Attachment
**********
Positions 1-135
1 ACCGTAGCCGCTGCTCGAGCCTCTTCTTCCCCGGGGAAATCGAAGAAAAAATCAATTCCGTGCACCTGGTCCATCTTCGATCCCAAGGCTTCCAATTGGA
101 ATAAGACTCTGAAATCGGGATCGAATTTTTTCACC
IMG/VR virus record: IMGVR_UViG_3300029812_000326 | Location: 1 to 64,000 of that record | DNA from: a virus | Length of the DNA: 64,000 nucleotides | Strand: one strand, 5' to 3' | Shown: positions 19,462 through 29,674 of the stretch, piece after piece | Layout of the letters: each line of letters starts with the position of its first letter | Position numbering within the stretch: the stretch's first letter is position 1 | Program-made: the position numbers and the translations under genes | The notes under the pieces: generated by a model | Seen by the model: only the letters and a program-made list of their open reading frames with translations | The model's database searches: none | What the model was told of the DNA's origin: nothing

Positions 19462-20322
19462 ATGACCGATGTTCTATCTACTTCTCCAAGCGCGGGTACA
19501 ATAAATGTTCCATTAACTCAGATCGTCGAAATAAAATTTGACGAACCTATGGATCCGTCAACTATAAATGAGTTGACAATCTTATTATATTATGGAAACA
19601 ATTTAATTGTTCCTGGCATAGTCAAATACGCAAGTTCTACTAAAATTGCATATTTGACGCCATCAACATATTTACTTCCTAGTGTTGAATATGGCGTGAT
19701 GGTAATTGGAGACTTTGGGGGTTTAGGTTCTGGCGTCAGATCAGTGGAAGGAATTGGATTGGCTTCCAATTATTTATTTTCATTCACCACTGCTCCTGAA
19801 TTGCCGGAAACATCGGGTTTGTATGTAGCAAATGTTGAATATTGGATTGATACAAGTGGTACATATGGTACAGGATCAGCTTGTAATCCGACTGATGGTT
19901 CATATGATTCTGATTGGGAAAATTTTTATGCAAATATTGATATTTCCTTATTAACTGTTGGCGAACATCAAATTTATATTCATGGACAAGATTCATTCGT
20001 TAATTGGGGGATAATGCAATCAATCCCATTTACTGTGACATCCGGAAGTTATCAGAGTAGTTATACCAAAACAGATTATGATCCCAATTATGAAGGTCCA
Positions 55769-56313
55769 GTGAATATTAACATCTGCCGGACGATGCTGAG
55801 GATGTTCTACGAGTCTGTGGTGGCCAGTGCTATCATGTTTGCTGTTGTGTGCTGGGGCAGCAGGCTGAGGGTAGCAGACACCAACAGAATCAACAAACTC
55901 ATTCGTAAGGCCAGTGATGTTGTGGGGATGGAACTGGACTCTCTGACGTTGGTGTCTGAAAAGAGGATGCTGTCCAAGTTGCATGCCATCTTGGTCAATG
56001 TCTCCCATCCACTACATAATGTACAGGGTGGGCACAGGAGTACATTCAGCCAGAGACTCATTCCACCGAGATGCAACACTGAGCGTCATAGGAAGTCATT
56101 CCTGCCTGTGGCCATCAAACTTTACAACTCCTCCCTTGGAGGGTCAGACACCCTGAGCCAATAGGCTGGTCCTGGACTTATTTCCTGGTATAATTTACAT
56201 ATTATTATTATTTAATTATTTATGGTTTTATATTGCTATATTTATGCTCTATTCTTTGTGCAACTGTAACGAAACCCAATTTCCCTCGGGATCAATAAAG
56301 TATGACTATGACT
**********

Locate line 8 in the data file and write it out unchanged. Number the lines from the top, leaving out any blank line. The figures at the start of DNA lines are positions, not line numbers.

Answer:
19601 ATTTAATTGTTCCTGGCATAGTCAAATACGCAAGTTCTACTAAAATTGCATATTTGACGCCATCAACATATTTACTTCCTAGTGTTGAATATGGCGTGAT